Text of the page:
Speckles of dust and the smell of stale beer fill the air
as our team walks through the now vacant ‘Club Pyur’ and former ‘Brickyard’ of Allyn Street in downtown Hartford. Most people would feel a great sense of discomfort walking into an old, dilapidated building with cobwebs, spalling brick, and leaky roofs, but it puts a wide grin on my face. This bar and the empty floors above it come together as the historic Capitol City Carriage and Harness Repository, and will soon be transformed into a mixed-use development made up of sixty new apartments. However, this transformation will require many hours of investigative work before that becomes a reality. In a sense, we must simultaneously play the roles of detectives and designers.
As preservation architects, we must routinely enter and perform investigative work in these types of structures in an effort to better understand their history and potential for restoration and/or adaptive reuse. We rely on tape measures and cameras to attain measurements and photos, but we must also rely on intuition and experience to attain information that is not always so evident. Where are the load-bearing walls? Are the current windows original or replacements? These are only a few of the questions we must consider when deciphering fragmented puzzle pieces of history. When we analyze these structures in order to determine what repairs and modifications might be needed, we must also analyze for potential. Can this area requiring floor framing replacement be used for a new stairwell or an elevator hoistway? Could the historic building main entry be re-opened and utilized as a lobby? Using a building’s detriment as an advantage can often be a useful tool.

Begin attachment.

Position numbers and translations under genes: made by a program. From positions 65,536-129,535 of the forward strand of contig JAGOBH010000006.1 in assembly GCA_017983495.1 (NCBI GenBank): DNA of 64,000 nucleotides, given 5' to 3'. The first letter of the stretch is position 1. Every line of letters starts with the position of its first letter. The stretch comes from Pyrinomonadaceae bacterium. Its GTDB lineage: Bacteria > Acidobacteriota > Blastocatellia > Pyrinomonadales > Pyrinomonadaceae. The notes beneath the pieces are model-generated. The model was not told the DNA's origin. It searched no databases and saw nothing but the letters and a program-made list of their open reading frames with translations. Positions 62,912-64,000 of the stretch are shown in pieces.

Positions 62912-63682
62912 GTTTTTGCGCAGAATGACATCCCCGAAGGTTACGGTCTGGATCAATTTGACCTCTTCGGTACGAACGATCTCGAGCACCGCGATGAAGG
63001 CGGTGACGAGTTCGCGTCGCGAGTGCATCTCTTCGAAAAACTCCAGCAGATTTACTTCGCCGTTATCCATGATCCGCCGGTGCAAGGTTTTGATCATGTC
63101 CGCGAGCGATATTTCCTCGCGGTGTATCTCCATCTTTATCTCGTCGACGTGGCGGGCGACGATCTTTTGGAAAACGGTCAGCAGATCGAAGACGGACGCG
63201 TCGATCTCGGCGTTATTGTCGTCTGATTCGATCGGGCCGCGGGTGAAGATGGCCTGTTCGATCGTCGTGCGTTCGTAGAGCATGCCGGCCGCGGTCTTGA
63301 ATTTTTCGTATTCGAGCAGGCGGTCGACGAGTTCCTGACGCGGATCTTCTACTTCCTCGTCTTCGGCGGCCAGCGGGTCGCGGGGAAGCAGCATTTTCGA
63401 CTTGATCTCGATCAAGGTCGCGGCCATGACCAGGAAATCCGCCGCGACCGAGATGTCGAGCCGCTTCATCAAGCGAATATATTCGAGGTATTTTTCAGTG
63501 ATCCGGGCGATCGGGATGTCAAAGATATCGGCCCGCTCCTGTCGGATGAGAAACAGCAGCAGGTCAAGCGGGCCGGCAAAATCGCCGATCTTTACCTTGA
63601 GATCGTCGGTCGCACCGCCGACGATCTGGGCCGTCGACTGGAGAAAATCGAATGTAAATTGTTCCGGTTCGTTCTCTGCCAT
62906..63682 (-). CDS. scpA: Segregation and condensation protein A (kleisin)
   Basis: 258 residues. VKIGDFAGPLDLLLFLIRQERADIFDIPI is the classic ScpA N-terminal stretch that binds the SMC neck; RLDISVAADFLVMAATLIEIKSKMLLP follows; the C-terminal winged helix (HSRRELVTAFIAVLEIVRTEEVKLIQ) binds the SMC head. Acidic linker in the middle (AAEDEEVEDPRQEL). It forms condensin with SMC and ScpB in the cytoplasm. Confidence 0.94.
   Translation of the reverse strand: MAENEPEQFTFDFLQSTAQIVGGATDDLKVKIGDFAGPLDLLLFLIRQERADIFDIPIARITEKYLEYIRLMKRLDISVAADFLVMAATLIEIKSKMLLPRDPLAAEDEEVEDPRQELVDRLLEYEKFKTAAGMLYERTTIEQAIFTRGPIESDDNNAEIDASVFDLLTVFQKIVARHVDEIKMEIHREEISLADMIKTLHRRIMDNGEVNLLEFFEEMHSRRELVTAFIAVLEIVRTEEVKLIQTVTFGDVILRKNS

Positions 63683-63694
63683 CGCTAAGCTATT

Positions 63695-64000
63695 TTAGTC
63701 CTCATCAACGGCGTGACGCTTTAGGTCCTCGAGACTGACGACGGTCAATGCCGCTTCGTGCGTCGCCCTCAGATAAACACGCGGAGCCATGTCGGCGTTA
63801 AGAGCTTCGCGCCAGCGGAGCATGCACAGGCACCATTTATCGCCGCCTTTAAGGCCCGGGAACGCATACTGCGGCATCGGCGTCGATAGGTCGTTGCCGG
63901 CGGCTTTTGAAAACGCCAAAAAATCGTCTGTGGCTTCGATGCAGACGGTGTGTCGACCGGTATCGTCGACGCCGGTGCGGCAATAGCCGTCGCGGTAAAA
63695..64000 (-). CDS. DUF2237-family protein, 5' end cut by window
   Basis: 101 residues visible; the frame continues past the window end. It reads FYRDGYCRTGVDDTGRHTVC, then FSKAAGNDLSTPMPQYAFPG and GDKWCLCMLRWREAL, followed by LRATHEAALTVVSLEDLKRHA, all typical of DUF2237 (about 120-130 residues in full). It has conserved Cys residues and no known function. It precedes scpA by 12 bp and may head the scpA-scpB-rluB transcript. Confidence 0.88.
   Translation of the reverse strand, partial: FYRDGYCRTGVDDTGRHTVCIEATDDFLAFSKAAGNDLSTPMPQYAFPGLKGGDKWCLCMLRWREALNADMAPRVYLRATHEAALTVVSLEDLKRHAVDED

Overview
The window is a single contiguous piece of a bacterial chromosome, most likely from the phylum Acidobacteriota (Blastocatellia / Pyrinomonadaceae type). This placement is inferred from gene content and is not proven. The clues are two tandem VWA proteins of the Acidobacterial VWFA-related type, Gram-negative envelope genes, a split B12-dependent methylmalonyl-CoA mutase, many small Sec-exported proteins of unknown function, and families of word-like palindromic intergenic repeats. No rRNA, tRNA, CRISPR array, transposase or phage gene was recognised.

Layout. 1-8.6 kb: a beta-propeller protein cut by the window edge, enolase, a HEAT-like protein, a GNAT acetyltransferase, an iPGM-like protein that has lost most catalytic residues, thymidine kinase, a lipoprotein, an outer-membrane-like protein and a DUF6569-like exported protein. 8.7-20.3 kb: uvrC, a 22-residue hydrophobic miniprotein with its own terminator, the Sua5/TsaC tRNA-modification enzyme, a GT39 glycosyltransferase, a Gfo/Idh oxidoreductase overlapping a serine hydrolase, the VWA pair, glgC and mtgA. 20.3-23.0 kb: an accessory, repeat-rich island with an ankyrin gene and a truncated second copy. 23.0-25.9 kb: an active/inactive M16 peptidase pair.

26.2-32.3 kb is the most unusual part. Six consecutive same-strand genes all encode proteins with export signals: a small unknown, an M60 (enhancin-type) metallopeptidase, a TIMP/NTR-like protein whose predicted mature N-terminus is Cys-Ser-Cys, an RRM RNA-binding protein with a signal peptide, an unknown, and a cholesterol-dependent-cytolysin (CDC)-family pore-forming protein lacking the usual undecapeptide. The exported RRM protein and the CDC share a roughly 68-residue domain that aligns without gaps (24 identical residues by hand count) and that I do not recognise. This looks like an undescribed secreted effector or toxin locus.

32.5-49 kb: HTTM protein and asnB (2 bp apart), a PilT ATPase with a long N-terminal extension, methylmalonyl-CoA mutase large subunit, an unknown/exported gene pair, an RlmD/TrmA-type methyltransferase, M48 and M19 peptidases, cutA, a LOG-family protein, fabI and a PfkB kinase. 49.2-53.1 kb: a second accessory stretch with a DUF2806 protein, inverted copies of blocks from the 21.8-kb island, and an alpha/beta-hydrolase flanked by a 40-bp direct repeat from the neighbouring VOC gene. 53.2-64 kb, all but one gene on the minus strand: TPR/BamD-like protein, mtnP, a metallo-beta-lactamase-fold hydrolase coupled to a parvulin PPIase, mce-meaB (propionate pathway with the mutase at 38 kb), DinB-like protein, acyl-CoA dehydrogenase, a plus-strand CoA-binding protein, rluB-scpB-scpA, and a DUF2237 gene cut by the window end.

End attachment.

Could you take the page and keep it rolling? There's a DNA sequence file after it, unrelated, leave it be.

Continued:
I’ve had the opportunity to explore scores of old buildings over my eleven-year employment with Crosskey Architects, and each one has left a lasting impression. Whether it’s elaborate window casings, an iconic bell tower, or gargantuan coal bunkers, every building has its own unique character and a story to tell. For example, many old factories and mills employed a two-toned paint scheme carried throughout work areas. The bottom few feet were often painted a dark color in an effort to conceal blemishes from workers and equipment alike, while the upper portions were often painted lighter to help reflect and maximize natural light. Utilizing a similar paint scheme in a renovated space helps speak to the history of the space.
As I conclude my walkthrough on Allyn Street, I stumble upon a piece of history. I enter into what I perceive to be a large, narrow room with a giant skylight and massive steel beams above. Only after I see the steel cables and pulleys do I realize that I am not in a room at all, but am standing in one of the building’s original carriage lifts: still intact after nearly 140 years. I instantly feel a sense of awe as I imagine the many horse-drawn carriages this lift carried back in its heyday. It now rests on the second floor, filled with shelving and clutter. I smile as I ponder how this amazing space, this amazing piece of history might be preserved and transformed so that others can enjoy its splendor. How might this be accomplished? Only time will tell.
By Michael Weissbrod, AIA